Audiobooks

Audiobook Reviews January 2016 by Jonathan Lowe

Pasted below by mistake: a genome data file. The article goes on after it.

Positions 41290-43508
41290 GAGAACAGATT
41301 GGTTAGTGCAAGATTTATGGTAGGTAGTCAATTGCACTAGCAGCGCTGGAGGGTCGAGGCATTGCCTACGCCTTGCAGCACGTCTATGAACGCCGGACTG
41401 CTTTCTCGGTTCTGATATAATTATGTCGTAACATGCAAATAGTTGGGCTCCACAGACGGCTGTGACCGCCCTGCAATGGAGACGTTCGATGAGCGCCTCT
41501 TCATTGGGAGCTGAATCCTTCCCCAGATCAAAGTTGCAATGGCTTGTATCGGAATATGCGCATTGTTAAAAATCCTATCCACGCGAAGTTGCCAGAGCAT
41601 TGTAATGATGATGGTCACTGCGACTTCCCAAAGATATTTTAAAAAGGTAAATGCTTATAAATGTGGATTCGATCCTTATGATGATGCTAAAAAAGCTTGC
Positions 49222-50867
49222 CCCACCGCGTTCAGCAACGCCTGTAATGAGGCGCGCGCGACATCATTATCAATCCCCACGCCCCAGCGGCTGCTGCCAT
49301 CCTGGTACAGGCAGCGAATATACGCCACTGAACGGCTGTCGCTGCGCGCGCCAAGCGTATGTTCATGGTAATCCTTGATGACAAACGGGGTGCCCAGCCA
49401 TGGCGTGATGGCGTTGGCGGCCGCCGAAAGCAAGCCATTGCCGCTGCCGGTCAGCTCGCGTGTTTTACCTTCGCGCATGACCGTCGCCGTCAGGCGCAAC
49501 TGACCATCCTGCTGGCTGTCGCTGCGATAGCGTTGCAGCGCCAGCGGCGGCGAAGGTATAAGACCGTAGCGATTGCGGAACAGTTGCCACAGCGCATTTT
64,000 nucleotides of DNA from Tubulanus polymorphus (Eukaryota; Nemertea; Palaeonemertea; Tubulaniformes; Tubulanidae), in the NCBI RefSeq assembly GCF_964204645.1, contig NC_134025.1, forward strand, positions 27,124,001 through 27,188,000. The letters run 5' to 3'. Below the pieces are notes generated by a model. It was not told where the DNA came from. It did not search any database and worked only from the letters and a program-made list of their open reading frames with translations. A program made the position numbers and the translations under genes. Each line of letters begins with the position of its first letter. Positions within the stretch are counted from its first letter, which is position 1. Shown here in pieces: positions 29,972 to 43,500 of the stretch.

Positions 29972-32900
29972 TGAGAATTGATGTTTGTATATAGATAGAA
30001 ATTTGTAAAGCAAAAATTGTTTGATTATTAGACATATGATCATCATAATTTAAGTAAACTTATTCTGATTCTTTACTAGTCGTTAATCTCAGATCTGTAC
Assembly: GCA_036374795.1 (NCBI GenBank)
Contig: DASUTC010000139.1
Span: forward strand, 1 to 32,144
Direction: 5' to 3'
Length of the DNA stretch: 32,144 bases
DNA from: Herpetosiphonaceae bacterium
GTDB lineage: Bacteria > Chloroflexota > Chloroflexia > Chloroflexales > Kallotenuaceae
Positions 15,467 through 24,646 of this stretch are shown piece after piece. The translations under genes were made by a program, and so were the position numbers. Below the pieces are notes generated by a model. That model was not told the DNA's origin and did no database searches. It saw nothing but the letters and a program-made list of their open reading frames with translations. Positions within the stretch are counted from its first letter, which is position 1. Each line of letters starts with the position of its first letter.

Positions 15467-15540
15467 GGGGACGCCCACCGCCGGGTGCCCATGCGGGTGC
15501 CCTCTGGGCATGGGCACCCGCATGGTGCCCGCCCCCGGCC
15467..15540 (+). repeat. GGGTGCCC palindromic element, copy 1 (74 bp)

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JUPITER’S TRAVELS by Ted Simon is the mid-1970s travelogue of a man on a motorcycle who took four years of his life to ride around the world, some 64,000 miles on a Triumph. The effectiveness of such diaries depends on the ability of the writer to convey not just the details of what he sees, but his own unique interpretation of events, the feelings induced, and how he is changed by it all. Simon creates an epic account of his journey running almost 17 hours on audio, and it pulls no punches, making it an unvarnished document full of musings, philosophy, and commentary on the politics and briberies, the highs and lows…of being accused of spying, being lied to, and being a scapegoat for locals intent of having fun with the gringo (because they can.) Suffice it to say, this is not a trip anyone hearing is likely to attempt, although actor Ewan McGregor and Charley Boorman tried in Long Way Round. There were numerous problems with the bike (perhaps a BMW would have been a better choice?) Plus running out of gas or water or food. At one point he is sent up a mountain in search of a meat “warehouse” by a man who had meat all along, and knew nothing was up there but barren wilderness. Mosquitoes and flies feasted on Simon. He met extreme poverty and wild beauty. He discusses the Latin American machismo, which (for him, at the time) tended to see every male interloper as a challenge to virility. He reflects on how poor countries, once enslaved by Spain, are now being conquered by McDonalds and Coke, whose signs are everywhere, “like a new revenge.” Yet despite every possible threat and wrong done him, he is wiser for the trip, and glad he made it. The simple, beautiful smiles of peasants and shy people restore him. The vast acquaintance with nature lends valuable perspective. And for this audio trip, narrator Rupert Degas, an award winning voiceover artist from Australia, interprets Simon’s spirit in such a way as to be completely believable, and his accents are always spot-on, particularly the Aussie one.